During Tuesday night’s State of the Union address, President Obama made it clear that improved immigration policies go hand-in-hand with the economic recovery, and nudged the House of Representatives to make the next move on immigration reform.
“Republicans and Democrats in the Senate have acted. I know that members of both parties in the House want to do the same. Independent economists say immigration reform will grow our economy and shrink our deficits by almost $1 trillion in the next two decades…So let’s get immigration reform done this year.
In the Republican response to Obama’s address, Rep. Cathy McMorris Rodgers affirmed that House GOP members are close releasing their principles on immigration reform, which are expected to be discussed during the party’s retreat this week. “We’re working on a step-by-step solution to immigration reform by first securing our borders and making sure America will always attract the best, brightest, and hardest working from around the world,” she said. However, according to The New York Times, the principles say Republicans are against a “special path to citizenship” for undocumented immigrants already in the U.S. but make an exception for DREAMErs—undocumented immigrants who were brought to the U.S. as children.
So while it seems that both parties are starting to come closer to an agreement on reform, and the GOP is slowly changing its rhetoric, beware of the details. The much-anticipated GOP principles are due out soon. However, a vocal and increasingly-isolated segment of the party will not go down without a fight. It’s been reported that Senator Sessions has already distributed “anti-amnesty” talking points to Republican members of the House of Representatives in anticipation of the retreat. Senator Sessions, while isolated in the Senate deliberations on S. 744 due to his extreme views, will make a last-ditch effort to influence House Republicans.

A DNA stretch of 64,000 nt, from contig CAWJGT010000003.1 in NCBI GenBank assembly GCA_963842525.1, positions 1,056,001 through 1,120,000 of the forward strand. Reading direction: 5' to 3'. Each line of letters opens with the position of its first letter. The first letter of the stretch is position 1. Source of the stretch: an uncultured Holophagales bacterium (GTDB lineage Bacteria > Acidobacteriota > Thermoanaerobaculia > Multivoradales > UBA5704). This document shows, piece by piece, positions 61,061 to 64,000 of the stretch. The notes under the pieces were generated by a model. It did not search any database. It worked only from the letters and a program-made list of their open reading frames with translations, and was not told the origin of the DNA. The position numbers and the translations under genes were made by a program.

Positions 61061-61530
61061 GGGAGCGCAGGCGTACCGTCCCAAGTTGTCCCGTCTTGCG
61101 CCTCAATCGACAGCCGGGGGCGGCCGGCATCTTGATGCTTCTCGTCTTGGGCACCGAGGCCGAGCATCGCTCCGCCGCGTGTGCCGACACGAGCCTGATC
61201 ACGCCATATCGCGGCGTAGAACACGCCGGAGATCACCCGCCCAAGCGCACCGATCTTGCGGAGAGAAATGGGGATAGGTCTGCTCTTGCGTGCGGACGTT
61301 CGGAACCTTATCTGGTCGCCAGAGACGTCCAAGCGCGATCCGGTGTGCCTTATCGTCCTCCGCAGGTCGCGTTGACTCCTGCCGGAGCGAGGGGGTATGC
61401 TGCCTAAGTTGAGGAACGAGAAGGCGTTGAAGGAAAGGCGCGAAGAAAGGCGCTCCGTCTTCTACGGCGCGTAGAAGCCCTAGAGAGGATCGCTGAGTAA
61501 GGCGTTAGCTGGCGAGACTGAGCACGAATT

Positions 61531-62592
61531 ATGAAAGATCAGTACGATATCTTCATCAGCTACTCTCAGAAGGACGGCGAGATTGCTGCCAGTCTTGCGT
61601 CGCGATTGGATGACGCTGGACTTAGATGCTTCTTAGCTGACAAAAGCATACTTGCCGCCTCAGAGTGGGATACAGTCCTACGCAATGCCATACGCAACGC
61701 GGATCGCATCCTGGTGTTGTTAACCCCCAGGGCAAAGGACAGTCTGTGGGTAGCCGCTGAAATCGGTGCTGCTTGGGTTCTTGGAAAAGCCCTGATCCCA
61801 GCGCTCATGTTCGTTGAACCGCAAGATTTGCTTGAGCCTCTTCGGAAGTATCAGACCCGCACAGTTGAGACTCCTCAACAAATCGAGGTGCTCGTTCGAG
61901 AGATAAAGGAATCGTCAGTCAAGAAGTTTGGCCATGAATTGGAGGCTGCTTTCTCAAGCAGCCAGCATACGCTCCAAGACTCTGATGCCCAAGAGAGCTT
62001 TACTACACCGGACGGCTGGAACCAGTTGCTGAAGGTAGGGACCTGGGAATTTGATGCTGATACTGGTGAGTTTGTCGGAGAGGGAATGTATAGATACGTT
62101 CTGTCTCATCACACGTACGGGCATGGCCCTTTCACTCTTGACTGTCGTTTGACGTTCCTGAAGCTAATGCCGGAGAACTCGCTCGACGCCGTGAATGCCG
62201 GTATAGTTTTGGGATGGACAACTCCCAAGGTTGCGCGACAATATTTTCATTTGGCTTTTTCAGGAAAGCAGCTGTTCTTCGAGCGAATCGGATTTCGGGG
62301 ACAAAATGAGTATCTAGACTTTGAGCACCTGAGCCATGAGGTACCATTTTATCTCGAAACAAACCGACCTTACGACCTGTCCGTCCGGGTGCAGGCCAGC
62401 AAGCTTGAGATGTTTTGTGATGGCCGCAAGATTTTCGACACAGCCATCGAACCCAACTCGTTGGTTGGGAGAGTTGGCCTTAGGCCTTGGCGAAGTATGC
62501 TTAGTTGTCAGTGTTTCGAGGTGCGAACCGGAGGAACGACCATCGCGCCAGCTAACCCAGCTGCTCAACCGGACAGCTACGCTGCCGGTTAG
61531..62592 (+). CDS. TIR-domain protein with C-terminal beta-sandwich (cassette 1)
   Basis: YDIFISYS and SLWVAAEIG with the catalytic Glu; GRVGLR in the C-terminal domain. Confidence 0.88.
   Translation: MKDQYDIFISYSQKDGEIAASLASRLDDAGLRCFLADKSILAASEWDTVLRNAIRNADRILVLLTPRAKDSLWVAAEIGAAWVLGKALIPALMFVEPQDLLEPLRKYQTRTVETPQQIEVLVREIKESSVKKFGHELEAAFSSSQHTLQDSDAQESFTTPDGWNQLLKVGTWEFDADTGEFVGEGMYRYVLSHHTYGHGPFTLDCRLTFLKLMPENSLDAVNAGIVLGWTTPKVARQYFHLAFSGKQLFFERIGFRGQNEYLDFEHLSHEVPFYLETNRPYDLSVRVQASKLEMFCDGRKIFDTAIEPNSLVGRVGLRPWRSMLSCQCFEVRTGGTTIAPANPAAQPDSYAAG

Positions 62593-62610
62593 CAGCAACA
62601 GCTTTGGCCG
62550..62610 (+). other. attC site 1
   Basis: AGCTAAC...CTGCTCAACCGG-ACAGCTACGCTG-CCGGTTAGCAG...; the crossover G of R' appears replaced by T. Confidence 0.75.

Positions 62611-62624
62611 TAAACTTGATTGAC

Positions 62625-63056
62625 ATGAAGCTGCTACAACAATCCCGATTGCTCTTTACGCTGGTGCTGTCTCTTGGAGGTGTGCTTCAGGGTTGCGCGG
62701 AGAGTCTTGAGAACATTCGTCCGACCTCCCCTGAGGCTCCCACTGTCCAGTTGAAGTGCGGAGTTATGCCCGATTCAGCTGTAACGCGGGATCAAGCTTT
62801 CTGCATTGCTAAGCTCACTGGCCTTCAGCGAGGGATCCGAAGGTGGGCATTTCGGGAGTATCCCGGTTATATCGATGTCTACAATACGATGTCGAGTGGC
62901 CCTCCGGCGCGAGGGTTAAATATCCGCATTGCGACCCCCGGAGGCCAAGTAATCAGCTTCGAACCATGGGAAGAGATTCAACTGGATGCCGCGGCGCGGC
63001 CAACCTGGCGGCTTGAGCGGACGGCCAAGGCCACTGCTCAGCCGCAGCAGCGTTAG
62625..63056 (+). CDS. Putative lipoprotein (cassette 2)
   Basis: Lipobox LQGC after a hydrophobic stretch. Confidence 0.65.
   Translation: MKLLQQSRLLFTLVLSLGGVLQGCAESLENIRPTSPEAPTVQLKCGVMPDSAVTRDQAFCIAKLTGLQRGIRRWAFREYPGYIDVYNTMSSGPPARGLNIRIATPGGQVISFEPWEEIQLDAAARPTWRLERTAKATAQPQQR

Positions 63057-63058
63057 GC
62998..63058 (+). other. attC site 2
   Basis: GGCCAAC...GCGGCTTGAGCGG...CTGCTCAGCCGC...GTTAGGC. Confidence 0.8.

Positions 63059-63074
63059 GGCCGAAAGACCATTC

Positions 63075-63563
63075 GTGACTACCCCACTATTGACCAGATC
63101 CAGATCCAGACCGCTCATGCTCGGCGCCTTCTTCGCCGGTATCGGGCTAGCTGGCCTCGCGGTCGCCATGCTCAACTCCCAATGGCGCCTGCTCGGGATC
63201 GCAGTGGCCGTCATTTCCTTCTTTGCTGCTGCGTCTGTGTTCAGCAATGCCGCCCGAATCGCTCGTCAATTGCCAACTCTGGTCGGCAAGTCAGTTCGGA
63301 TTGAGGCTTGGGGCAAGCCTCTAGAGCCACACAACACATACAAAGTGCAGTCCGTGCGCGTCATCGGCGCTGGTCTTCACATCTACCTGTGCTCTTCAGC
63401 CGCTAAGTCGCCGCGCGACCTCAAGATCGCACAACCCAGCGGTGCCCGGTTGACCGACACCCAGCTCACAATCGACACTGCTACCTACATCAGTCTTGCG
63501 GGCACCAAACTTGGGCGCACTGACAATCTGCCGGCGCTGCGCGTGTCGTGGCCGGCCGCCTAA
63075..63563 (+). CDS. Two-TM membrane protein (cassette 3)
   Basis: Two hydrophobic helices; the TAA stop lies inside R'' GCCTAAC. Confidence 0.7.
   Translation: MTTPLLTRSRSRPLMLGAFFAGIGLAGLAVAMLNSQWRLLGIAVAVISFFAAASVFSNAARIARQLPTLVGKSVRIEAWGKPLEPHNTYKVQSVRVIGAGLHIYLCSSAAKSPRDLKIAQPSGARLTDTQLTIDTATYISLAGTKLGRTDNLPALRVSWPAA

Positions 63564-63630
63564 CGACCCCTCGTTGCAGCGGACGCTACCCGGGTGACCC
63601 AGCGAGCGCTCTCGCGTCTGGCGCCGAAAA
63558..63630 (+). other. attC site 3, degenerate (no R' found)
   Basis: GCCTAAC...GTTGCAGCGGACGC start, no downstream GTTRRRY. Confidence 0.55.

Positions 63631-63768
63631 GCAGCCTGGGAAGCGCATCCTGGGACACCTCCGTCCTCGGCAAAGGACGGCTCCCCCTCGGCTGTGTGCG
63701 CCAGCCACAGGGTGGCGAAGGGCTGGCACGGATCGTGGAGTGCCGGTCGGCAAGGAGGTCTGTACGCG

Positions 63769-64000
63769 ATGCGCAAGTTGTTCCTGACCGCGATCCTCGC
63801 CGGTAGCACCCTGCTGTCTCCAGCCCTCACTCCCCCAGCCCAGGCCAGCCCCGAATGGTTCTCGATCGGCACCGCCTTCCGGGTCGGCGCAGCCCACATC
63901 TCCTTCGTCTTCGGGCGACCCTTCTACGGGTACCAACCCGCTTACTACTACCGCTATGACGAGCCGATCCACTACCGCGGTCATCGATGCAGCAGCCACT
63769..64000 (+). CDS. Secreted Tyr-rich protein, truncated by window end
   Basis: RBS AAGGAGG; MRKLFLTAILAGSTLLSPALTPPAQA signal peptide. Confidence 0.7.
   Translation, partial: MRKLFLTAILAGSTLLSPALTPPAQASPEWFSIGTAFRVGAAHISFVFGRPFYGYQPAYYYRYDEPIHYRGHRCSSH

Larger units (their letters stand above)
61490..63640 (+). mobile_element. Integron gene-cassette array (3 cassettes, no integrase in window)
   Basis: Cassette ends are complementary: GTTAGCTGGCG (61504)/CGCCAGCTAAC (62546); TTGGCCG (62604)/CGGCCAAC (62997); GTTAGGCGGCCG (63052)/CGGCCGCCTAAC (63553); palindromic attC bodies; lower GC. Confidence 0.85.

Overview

Yet the greatest danger to reform is no longer the extremists, but those who are negotiating from the center who still are naïve about how comprehensive a bill must be in order to ultimately be successful. Chipping away at the edges of reform is not a solution. A few discreet bills sewn together may not effectively address the immigration problems that have long-plagued our nation. The problems with immigration are manifold and only a truly thoughtful and comprehensive plan can fix it. In addition, short-changing any group by limiting their access to citizenship is simply out-of-touch with our nation’s history and values and must be avoided.